Arrest for teenagers caught out after dark Cities drive homicidal youth from the streets

America/ city curfews
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The Independent Online
FIRST it was metal detectors in schools. Then security personnel were given the authority to search lockers and desks for weapons. Then armed police officers began to patrol school buildings.

The latest regulation to try to stem America's impending "epidemic" of juvenile crime came into effect on Friday night: a curfew on Washington teenagers. The nation's capital thus became the 146th of the 200 largest cities to impose legal restrictions on the movement of teenagers after dark.

Ninety of these have introduced curfew regulations in the past five years, a response to FBI figures which show that - among other things - since 1985 the number of murderers aged between 14 and 17 has doubled.

In Washington those under the age of 17 must be home by 11pm on weekdays, midnight on weekends, or face arrest. Those who break the rules and are caught will be taken to a police detention centre, where they will be held until an adult comes to take them away. The parents of repeat offenders face fines up to $500. Washington is one of America's most violent cities. Homicide is the leading cause of death among black males aged 15 to 24. Last month a 16-year-old boy was convicted of the execution-style killing of his grandmother and three other relatives. No American city has a higher rate of incarceration.

The news of the curfew in the city, where the black-led local government acknowledges that rampant crime predominates in black areas, has been greeted with as much delight by adults as disgust by their teenage children. At a meeting two weeks ago with 40 teenagers and 20 parents, all of them inhabitants of the city's rougher neighbourhoods, the mayor, Marion Barry, said he understood the youngsters' distress. "But no one has been able to tell me what a 15-year-old is doing out on the streets at 3.00 in the morning."

The teenagers' reactions, punctuated by much moaning and groaning, ranged from "parties often go on till 3.00 in morning", to "what if we're just out playing and we get put in a patrol when we ain't doin' nothin' wrong?" and "we'll just ignore it - catch us if you can". But the adults present were unanimous that a curfew was a good thing. An elderly lady in the group said she was fed up seeing children killing children in her neighbourhood.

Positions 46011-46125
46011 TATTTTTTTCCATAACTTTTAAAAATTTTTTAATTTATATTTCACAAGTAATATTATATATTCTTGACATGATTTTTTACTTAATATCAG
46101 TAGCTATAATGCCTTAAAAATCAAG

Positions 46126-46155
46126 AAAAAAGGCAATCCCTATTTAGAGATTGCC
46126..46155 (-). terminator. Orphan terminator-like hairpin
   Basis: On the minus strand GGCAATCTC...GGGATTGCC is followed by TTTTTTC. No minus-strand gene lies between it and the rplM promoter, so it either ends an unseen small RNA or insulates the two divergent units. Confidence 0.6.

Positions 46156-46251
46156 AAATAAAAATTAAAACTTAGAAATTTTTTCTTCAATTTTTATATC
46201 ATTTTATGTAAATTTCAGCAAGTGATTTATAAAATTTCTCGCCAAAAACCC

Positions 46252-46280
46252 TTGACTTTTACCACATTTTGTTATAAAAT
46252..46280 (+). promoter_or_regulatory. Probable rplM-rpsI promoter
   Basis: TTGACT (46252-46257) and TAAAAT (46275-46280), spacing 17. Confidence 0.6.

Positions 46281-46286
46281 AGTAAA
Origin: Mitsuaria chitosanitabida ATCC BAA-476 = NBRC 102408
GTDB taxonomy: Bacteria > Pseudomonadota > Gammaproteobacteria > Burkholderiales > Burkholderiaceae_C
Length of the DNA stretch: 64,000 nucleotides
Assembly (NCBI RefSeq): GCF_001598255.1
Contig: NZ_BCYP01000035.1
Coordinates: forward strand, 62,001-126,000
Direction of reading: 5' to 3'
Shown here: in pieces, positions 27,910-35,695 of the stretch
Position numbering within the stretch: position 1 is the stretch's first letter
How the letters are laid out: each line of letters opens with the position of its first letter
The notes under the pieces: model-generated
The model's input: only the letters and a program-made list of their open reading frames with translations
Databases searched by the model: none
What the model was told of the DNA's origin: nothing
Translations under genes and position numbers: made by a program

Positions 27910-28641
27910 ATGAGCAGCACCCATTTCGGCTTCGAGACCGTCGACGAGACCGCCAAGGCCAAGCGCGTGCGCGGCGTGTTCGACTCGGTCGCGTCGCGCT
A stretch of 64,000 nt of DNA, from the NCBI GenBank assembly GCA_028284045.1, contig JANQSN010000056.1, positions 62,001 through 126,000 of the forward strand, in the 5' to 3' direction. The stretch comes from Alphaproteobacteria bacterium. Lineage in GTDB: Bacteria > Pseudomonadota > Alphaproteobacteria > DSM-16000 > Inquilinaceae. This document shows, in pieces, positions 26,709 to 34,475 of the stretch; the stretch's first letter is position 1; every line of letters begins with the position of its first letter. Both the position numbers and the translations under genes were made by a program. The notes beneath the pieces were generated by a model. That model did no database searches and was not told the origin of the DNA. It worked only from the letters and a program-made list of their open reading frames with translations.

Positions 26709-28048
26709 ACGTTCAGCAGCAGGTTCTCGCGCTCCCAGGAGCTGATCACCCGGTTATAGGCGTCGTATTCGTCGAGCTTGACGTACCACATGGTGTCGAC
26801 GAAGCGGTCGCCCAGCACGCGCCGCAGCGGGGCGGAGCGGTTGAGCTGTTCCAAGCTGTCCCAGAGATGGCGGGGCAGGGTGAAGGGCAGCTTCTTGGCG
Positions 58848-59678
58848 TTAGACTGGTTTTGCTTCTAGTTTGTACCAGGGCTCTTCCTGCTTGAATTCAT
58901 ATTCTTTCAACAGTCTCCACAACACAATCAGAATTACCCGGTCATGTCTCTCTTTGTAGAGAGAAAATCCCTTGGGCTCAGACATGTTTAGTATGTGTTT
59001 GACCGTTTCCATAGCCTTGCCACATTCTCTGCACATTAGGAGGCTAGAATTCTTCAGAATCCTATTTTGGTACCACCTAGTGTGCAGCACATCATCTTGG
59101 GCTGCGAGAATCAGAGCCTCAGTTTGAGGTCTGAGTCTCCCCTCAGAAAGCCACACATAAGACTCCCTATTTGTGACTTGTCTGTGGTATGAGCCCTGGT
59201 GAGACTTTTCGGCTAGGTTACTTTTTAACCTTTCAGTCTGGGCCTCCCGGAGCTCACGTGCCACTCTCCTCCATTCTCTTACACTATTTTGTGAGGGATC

From Los Angeles to Chicago, Cincinnati to Dallas, the responses have been the same. In some cities, polls among adults have shown as many as 90 per cent in favour of authorities forcing teenagers to stay in at night.

William Ruefle, a criminology professor at the University of South Alabama, notes that the last national clamour for restrictions on teenagers came during the Second World War when the men were away fighting. The atmosphere was one of loosened restraint and mothers battled to control children.

Today the social upheaval, at a time when the death rate among young urban blacks is twice what it was for the entire US military during that war, exhibits a not dissimilar phenomenon. The last 20 years have seen a spectacular increase in the number of black single mothers. In 1960 20 per cent of black mothers were single. Today the figure is 60 per cent. One in 14 black teenagers lives with neither parent.

Bearing in mind that 16 per cent of urban killers today are aged between 15 and 19, , it is hardly surprising to Dr Ruefle that communities are resorting to desperate measures. And despite the national fixation with individual liberties and freedom from big government, there has been no outcry for the curfew laws to be scrapped and only a few complaints.

"For parents struggling to control their children, it's a welcome thing to be able to tell them, 'Not just you but all your friends have to be inside now, or be arrested'," Dr Ruefle said.

Have the curfews worked? In some cities police say that they have detected a significant decrease in teenage crime, but Dr Ruefle believes the jury is still out on whether curfews actually do ease crime. One oddity of the laws is that although they are clearly aimed at the inner-city underclass, so far most arrests under them have been made in the suburbs of white middle America.

The only thing that can be said for sure is that since adults vote and teenagers do not, "city officials see putting limits on the freedom of minors as politically justified," Dr Ruefle said.

The suspicion has been expressed by civil libertarians that restricting teenagers' nocturnal activities may best be seen as an attack on the symptoms of America's social malaise rather than on its causes. This charge is lent historic weight by the etymology of the word curfew. It is from the French couvrir, meaning cover, and feu, meaning fire.